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CEMP > SEC Filings for CEMP > Form 10-K on 28-Feb-2014All Recent SEC Filings

Show all filings for CEMPRA, INC.

Form 10-K for CEMPRA, INC.


28-Feb-2014

Annual Report


Item 7. Management's Discussion and Analysis of Financial Condition and Results of Operation

The following discussion and analysis of our financial condition and results of operations should be read in conjunction with our consolidated financial statements and related notes appearing elsewhere in this report. In addition to historical information, this discussion and analysis contains forward-looking statements that involve risks, uncertainties and assumptions. Our actual results may differ materially from those anticipated in these forward-looking statements as a result of certain factors. We discuss factors that we believe could cause or contribute to these differences below and elsewhere in this report, including those set forth under "Item 1A. Risk Factors."

Overview

We are a clinical-stage pharmaceutical company focused on developing differentiated antibiotics for the acute care and community settings to meet critical medical needs in the treatment of bacterial infectious diseases, particularly respiratory tract infections and chronic staphylococcal infections. Our lead product, solithromycin (CEM-101), is in Phase 3 clinical trials. We are developing solithromycin in oral capsules, intravenous, or IV, and suspension formulations, initially for the treatment of community acquired bacterial pneumonia, or CABP, one of the most serious infections of the respiratory tract. Solithromycin is a potent new


fourth generation macrolide and the first fluoroketolide in clinical development. We have also completed a Phase 2 study of solithromycin in uncomplicated gonorrhea. Our second program is Taksta, which we are developing exclusively in the U.S. as a long term oral treatment for prosthetic joint infections caused by staphylococci, including S. aureus and MRSA. We are conducting a Phase 2 trial for Taksta in patients with prosthetic joint infections and have submitted a proposal for a Phase 3 trial for Tasksta as a treatment for PJI, which could lead to an NDA. If we receive concurrence from the FDA on the planned Phase 3 trial, we plan to stop the Phase 2 trial and roll into the Phase 3 trial.

We acquired worldwide rights (exclusive of ASEAN countries) to a library of over 500 macrolide compounds, including solithromycin, from Optimer Pharmaceuticals, Inc., or Optimer, in March 2006. We entered into a long-term supply arrangement with Ercros, S.A. in March 2011, pursuant to which we have the exclusive right to acquire fusidic acid for the production of Taksta. We believe Ercros is one of only two currently known manufacturers that can produce fusidic acid compliant with the purity required for human use. The United States Patent and Trademark Office (USPTO) issued our patent, entitled "Fusidic Acid Dosing Regimens for Treatment of Bacterial Infections," on May 28, 2013 with claims directed to the company's novel loading dose regimen for Taksta. This patent provides protection until 2029, excluding possible patent term extensions.

Our Board of Directors approved a 1-for-9.5 reverse stock split of our common and preferred shares on January 12, 2012, which became effective on January 29, 2012. All references to common stock, common shares outstanding, average number of common shares outstanding and per share amounts in our consolidated financial statements and notes to consolidated financial statements have been restated to reflect the 1-for-9.5 reverse stock split on a retroactive basis.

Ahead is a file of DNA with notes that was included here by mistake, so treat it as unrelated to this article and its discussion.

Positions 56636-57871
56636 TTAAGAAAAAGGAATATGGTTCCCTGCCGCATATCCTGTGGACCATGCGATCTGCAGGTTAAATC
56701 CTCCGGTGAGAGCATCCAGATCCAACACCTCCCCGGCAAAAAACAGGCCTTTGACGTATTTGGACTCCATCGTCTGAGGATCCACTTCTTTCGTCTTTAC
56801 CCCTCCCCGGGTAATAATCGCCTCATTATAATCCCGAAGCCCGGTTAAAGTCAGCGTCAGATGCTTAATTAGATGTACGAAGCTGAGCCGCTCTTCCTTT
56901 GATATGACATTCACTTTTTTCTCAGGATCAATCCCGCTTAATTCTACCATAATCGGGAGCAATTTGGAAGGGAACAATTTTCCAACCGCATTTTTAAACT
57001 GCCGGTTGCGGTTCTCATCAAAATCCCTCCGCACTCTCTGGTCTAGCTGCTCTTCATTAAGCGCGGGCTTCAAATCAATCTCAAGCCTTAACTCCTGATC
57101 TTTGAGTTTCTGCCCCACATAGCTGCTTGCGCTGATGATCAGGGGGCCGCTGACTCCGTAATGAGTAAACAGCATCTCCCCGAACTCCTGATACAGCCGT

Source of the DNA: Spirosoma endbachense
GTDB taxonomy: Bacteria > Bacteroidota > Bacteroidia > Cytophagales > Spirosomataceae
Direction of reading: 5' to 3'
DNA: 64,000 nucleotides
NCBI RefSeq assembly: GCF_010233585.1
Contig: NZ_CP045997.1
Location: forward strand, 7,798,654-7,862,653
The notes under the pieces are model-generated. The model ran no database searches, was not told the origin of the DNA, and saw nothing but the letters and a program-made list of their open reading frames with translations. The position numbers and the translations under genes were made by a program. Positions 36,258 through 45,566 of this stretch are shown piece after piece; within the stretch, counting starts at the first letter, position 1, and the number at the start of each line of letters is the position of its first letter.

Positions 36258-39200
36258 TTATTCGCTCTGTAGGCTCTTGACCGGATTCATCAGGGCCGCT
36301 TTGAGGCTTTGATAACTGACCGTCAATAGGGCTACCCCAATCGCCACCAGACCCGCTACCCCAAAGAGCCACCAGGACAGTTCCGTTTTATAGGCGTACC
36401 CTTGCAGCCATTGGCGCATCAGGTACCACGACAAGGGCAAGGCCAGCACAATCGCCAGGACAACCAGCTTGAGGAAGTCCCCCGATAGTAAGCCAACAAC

Financial Overview

Revenue

To date, we have not generated revenue from the sale of any products. All of our revenue to date has been derived from (1) a government contract and (2) the receipt of up-front proceeds under our license agreement with Toyama, a portion of which has been recognized in accordance with US GAAP.

In May 2013, we entered into an agreement with the Biomedical Advanced Research and Development Authority of the U.S. Department of Health and Human Services, or BARDA, for the evaluation and development of solithromycin for the treatment of bacterial infections in pediatric populations and infections caused by bioterror threat pathogens, specifically anthrax and tularemia.

The BARDA agreement is a cost plus fixed fee development contract, with a base performance segment valued at approximately $17.7 million, and four option work segments that BARDA may request in its sole discretion pursuant to the agreement. If all four option segments are requested, the cumulative value of the agreement would be approximately $58 million. Three of the options are cost plus fixed fee arrangements and one option is a cost sharing arrangement for which we would be responsible for a designated portion of the costs associated with that work segment. The estimated period of performance for the base performance segment is May 24, 2013 through May 23, 2015. If all option segments are requested, this estimated period of performance would be extended until approximately May 23, 2018.

Under the contract, we are reimbursed and recognize revenue as allowable costs are incurred plus a portion of the fixed-fee earned. We consider fixed-fees under cost reimbursable contracts to be earned in proportion to the allowable costs incurred in performance of the work as compared to total estimated contract costs, with such costs incurred representing a reasonable measurement of the proportional performance of the work completed. Through December 31, 2013, we recognized $3.5 million in revenue under this agreement.